This book takes a very clear approach to laying out many paths to a single, or similiar, solutions. I think a big problem with all of us "non gurus" who are trying to get into CSS is knowing whether a tag or style is compatible with the "popular browsers" and if we are going to hand off the project to our clients full of holes and subsequently full of complaints. You can trust Dan as a professional who lays down a number of approaches that can be used, none of which are totally obselete and are going to leave you with an unhappy client.
Another great element of this book is the value it adds to your work. When you put these skills to work on your sites, your not only creating visually great work, but your also making your work compatible on all levels (hand helds, multiple browsers, screen readers, non CSS compatible browsers)and the book even shows why using specific techniques will optimize your code for search engines (and anyone worth thier weight in gold knows how important search engine optimization is for clients).
There are alot of great reasons to fork over your money on this book. As I believe I heard someone mention before, if you have basic CSS knowledge and this book you will be ready to rock. Just dont pick it up expecting to learn CSS from the ground up. For those who have that basic working knowledge, this is the next step in your CSS revolution!
If you have done little web standards (X)HTML and would like a good place to start, this is absolutely a book I would reccomend. If you know your web standards, and like them too, I would reccomend looking elsewhere.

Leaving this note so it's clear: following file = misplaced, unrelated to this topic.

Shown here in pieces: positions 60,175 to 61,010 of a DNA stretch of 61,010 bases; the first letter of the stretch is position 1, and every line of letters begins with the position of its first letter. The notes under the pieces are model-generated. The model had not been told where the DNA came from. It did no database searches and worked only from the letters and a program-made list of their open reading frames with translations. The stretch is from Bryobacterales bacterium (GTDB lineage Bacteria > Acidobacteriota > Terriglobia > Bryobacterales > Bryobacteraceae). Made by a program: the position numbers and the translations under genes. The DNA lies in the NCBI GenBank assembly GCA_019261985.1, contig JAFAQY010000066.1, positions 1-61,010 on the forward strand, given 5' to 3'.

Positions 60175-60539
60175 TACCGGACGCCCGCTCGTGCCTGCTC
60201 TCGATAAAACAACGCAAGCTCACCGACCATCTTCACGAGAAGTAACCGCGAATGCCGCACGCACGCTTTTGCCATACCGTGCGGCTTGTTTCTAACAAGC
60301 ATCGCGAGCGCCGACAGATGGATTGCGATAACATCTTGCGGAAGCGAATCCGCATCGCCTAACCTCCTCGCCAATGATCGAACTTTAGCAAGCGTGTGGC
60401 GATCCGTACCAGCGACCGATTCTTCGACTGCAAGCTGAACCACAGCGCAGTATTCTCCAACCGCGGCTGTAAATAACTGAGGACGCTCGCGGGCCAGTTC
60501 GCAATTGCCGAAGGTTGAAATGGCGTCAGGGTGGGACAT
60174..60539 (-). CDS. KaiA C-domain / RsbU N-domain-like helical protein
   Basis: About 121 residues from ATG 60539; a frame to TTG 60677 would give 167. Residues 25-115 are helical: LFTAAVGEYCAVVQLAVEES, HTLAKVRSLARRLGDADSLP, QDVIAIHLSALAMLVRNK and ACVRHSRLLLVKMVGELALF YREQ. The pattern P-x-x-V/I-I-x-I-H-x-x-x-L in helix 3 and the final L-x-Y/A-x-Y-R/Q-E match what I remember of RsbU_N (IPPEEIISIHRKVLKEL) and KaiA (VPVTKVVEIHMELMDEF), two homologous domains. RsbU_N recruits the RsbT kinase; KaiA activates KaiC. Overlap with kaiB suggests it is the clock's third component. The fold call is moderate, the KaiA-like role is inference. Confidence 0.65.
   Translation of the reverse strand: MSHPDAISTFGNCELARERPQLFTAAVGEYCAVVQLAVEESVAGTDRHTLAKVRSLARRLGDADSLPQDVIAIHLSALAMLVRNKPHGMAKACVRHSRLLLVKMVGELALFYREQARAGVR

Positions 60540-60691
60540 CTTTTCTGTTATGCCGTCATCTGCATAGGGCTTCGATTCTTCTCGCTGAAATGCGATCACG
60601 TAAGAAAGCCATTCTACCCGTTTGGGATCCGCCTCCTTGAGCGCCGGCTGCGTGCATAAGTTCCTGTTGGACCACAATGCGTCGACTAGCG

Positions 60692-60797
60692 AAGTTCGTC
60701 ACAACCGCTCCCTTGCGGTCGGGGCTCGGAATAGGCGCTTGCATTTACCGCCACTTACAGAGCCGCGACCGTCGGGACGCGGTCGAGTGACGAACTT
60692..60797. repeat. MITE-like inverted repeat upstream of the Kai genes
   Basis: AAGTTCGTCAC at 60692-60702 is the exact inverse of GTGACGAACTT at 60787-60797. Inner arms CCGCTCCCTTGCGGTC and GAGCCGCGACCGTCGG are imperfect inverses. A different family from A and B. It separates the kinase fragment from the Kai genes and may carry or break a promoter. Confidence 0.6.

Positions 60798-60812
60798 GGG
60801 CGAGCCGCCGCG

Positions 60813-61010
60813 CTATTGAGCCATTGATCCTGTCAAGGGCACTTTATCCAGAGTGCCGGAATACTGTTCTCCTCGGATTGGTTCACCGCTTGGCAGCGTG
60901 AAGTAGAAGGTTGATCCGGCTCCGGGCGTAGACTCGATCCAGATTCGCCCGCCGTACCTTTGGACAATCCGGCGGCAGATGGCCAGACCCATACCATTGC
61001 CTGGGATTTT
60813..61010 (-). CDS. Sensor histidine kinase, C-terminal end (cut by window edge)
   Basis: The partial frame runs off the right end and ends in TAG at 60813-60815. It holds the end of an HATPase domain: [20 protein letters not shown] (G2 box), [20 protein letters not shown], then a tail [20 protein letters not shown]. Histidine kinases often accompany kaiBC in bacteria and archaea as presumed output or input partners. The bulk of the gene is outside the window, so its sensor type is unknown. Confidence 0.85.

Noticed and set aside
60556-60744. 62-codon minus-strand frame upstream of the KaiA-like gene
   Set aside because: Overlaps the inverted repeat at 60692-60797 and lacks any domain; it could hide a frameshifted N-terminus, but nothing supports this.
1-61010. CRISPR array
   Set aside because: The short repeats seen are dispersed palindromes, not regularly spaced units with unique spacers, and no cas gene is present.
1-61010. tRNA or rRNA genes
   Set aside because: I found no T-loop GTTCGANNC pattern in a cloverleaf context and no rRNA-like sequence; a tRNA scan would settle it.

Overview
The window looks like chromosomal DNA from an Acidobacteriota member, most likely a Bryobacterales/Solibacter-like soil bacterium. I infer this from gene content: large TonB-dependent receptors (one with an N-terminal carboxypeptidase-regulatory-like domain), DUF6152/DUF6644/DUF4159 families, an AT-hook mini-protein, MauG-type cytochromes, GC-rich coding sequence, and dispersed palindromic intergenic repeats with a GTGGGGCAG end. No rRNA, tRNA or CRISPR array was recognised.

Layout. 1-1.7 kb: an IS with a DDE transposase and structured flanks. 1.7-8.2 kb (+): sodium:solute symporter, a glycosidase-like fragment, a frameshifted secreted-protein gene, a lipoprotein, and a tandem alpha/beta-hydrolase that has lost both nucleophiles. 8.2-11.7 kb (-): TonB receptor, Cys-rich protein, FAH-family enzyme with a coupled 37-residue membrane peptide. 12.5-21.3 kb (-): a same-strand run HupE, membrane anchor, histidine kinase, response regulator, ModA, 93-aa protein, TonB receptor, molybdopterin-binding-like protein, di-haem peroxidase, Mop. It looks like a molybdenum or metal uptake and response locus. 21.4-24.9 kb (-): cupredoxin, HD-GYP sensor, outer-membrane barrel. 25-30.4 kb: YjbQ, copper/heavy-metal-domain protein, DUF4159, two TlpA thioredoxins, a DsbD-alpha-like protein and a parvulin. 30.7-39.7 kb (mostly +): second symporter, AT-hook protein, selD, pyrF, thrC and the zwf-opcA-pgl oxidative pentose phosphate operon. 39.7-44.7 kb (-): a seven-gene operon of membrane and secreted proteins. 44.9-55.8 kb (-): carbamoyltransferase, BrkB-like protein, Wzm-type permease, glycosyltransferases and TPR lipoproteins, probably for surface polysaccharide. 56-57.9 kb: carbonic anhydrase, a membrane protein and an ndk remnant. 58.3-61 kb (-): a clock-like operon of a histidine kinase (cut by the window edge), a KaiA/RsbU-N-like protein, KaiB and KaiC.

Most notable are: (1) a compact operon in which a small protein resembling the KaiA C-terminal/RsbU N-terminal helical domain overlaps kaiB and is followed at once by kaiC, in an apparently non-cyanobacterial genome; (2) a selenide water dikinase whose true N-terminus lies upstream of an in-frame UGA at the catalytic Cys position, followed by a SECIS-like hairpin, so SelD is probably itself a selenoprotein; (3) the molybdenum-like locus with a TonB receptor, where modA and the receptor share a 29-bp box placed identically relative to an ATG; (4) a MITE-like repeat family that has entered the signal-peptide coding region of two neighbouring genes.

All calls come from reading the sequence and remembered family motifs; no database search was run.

Invaluable to the freshly converted - yes - but make sure you know your stuff or this book will leave you floating nowhere. There are no explanations, or details on XHTML or CSS, you must have a reasonably good grasp of both.
The book assumes we are here to learn the simple applications without being confusing. Thats cool, but the book also assumes you have a good working knowledge of CSS, so its simple, but not so simple. I was disappointed that there was not much depth to the examples shown, and some of the potential pitfalls were not indicated. For example, on the chapter on CSS positioning, were given a float method, but its not explained why this is not ideal or where to find more information about the related issues. That stuff would seem relevant to the readers of this book.
Anyway, i enjoyed it, it was really useful - all the applications are excellent, but be careful as you will probably get stuck without a grounding in XHTML and CSS.
The book is targeted mainly at web designers who haven't yet taken the plunge with CSS, or who are finding it hard to get to grips with. By taking things in small bites, he shows that CSS doesn't have to be complicated; and he warns against the disease that seems to affect many new converts to CSS - becoming "class happy", where classes are liberally spread through web pages with greater abandon than old-style font tags. Jeffrey Zeldman's Designing with Web Standards argues the case with passion. Dan Cederholm just quietly gets on with the job - and very effectively, too. Each chapter is short, and to the point. I enjoyed it thorougly.